Many of my early readers and followers of this blog will recall I am a follower of Jon Young, author of “What the Robin Knows”.
His book is not so much about robins per se as about making connections with birds in their world.
Jon is among other things a skilled tracker and an outdoors trainer. He was taught by some of the best trackers and hunters from his tribe with the Native Americans. His work, and humanitarian activities have taken him around the world and he often tells the story of a Sans Bushman from Africa who said,
“I see a small bird and recognise it, a thin thread is formed between me and the bird. If I just see it no thread is made. If I go again, and again, and recognise the bird, the thread will thicken. Each time I recognise the bird the thread will grow to become a string, a cord and then a rope. We make ropes to all aspects of creation in this way.”
He also tells of the time he was at a meeting in a glass-walled office suite and said to the folk in the room, “You have a cat in your courtyard”. No, no, they replied, there are no animals allowed in the gardens. A minute or so later, a cat strolled nonchalantly across the manicured lawns. How did he know that, they asked. “The birds in the garden were acting in a manner that suggested a cat was nearby,” Jon replied.
Over the years I’ve managed, and its not bragging, just the way I work, of building some fine rope connections with some birds. Perhaps because of their personality, or sheer inquisitiveness, but like Jon, there a several such stories I could tell, a few of them have been subjects of this blog in the past.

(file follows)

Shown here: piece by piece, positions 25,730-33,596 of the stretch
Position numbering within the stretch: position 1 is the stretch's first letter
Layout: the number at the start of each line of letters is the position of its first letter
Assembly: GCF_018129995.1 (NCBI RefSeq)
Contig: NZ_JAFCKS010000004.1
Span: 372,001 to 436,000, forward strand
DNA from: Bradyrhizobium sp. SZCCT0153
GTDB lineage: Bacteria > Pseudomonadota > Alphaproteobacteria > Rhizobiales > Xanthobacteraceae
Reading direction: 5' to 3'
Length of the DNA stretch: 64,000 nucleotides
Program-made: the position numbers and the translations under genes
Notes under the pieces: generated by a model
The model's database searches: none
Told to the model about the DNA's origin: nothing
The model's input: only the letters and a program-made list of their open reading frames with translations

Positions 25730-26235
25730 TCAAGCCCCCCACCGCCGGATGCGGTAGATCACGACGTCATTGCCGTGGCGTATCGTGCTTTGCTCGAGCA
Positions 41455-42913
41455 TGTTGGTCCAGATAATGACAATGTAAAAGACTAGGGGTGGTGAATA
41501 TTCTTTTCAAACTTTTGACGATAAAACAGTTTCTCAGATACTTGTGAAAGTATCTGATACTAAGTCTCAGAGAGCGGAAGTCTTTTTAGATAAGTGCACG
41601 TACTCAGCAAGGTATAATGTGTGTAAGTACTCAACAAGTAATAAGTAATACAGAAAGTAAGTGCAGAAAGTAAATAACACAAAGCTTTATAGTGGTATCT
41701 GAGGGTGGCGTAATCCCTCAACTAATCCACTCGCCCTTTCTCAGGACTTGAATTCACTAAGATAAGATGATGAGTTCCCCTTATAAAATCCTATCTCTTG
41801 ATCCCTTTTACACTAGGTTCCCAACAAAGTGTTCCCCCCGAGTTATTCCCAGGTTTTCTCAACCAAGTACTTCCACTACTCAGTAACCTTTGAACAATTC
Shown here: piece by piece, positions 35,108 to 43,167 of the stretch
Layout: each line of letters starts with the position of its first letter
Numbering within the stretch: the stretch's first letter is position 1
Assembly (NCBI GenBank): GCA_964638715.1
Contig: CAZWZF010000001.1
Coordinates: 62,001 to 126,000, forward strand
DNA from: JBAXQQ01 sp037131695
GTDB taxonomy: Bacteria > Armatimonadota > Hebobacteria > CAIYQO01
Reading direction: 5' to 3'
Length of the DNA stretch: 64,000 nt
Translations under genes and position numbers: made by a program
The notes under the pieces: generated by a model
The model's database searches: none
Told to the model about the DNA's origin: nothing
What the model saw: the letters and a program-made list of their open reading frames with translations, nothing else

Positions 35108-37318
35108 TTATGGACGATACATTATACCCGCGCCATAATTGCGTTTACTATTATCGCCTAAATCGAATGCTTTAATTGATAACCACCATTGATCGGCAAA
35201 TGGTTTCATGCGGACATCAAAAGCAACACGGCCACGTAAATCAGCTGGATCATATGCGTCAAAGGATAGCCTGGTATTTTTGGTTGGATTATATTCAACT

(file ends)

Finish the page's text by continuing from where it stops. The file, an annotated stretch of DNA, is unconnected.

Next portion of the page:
EE and I have located a Brown Falcon at nest. Dangerous really, as Browns broach no interference in this serious business, and someone, even with good intentions, sticking a camera in their work space is not taken kindly. So having worked out where the activity was taking place, I’ve made a wide berth of the spot. I also know, from past experience, that if all is well, and I don’t press the boundaries, respect their business and keep to my side of the line, that eventually the line will become narrower, and I’ll be able to see just a little more. Then sometimes the bird graces us with the chance to enter into its world, and while I might not have free access, at least I’m treated benignly.
What worries me about sharing this is that some will drag out the ‘Photographers Code of Practice”, or some such and berate me for my impertinence. However if I’m not invited, I don’t go.
Someone will ask ‘How do you know?”
To which I have to respond honestly, “Why don’t you go out and sit with a bird and find out for yourself.” Operative point of that is— ‘sit with the bird’.
Here’s the scoop. She sits the nest. He hunts. A large gleeful cackle brings an instant response from her and she is off the nest and in the air to accept his delivery. She will feed, preen, stretch and then return to the nest. If I’m not wanted, then I don’t see any of that.
Where it gets really exciting is this Brown, feed, then landed on a branch quite close to where we were standing, and sat.
She realised no movement from us, and after about 20 minutes, she began the process of putting all her nest crumpled feathers back in place. Then she waited, flew past a few metres out, landed on another tree, and repeated the process. The shots here were taken over about an hour, and neither EE or I moved much more than a metre or so.
Again she preened, rearranged, and then stepped out, and circled to land in the nest.
Now I should also add that I’ve worked with the bird a few seasons before, so we are not complete strangers. In fact over the time she has taught me quite a bit about the world of Brown Falcon. Still so much more to learn.